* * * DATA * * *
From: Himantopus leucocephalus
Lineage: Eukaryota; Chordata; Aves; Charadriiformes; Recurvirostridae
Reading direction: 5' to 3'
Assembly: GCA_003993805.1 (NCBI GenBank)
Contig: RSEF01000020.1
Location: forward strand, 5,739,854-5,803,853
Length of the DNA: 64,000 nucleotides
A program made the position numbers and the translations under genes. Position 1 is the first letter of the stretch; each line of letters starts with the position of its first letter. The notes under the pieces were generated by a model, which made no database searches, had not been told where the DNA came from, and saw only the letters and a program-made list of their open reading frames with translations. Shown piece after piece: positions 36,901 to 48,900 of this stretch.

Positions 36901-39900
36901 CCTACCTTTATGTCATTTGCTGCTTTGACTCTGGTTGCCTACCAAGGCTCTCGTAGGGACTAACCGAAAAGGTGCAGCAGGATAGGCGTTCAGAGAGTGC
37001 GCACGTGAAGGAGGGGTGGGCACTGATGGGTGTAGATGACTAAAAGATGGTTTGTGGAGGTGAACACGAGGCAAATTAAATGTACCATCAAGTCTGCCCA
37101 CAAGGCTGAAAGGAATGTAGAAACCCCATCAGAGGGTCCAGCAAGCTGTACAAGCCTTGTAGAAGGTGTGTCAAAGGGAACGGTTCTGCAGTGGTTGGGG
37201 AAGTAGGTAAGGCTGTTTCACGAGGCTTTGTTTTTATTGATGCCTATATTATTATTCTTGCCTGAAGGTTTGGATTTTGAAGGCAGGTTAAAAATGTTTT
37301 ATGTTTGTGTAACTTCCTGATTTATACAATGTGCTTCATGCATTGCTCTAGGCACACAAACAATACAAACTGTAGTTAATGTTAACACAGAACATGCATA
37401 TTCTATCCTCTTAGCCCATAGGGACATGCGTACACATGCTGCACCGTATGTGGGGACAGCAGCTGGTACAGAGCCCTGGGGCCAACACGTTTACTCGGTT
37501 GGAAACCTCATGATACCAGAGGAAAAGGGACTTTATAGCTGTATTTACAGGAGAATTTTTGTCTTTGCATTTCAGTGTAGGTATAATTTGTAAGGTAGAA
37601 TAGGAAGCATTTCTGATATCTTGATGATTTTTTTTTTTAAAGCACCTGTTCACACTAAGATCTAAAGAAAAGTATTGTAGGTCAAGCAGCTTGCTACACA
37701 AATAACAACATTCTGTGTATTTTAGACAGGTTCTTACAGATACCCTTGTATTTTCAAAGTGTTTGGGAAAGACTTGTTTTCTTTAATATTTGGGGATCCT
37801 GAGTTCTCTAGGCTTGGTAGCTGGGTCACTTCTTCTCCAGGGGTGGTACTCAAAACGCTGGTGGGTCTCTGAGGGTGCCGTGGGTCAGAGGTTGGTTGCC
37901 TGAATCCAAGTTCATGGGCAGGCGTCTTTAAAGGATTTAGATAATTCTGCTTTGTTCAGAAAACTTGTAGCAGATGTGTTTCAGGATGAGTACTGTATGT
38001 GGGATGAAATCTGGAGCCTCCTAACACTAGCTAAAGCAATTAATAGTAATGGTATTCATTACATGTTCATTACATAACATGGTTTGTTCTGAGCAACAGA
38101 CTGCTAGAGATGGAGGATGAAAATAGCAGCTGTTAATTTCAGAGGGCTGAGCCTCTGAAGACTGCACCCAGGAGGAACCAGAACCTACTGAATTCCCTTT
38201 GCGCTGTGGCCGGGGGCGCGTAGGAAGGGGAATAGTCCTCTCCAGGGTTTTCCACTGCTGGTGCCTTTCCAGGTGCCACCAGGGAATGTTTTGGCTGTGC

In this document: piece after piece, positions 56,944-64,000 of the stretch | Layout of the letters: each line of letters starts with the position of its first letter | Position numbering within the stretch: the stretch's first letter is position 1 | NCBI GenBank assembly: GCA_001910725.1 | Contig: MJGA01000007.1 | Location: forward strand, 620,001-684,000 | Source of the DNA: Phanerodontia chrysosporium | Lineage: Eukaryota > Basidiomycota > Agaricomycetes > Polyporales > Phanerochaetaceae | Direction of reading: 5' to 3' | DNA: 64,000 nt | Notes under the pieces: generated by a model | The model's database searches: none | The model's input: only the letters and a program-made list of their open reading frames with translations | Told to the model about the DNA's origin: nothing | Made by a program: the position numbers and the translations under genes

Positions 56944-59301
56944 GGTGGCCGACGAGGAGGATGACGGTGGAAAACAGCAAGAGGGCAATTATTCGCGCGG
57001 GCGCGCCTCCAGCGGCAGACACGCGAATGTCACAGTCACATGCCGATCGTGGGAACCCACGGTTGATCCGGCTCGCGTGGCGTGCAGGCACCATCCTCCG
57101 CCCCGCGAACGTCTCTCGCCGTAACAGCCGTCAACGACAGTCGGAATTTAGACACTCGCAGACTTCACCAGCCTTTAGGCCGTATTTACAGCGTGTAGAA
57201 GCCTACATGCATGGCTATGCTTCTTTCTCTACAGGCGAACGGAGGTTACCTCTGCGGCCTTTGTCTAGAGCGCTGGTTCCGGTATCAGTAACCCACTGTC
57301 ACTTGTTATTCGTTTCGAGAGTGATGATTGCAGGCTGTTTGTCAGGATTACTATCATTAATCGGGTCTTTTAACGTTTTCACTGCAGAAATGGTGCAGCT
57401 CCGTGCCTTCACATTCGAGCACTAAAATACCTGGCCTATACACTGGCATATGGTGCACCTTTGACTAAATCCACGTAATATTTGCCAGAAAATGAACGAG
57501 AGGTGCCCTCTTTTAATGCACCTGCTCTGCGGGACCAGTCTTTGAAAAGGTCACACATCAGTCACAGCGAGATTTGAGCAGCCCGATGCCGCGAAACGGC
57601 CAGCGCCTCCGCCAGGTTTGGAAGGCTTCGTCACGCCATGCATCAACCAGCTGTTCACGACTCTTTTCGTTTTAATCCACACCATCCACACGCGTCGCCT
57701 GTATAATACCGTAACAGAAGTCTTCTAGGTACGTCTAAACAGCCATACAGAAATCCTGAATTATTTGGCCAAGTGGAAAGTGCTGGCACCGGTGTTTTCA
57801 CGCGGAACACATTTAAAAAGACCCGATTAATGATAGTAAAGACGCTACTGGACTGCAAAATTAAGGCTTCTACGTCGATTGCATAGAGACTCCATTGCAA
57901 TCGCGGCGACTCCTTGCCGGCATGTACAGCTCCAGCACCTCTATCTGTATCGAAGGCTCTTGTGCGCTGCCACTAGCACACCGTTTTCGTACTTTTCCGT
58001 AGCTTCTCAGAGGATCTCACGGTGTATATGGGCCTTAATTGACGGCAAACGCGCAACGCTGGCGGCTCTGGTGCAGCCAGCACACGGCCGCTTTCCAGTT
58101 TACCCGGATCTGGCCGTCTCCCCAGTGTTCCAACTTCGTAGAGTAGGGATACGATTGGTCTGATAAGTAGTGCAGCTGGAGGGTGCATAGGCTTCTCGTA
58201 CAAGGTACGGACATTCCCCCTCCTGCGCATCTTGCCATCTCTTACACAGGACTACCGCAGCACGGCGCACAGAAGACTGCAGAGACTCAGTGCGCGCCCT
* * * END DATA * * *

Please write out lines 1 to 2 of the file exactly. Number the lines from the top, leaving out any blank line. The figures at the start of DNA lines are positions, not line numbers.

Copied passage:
From: Himantopus leucocephalus
Lineage: Eukaryota; Chordata; Aves; Charadriiformes; Recurvirostridae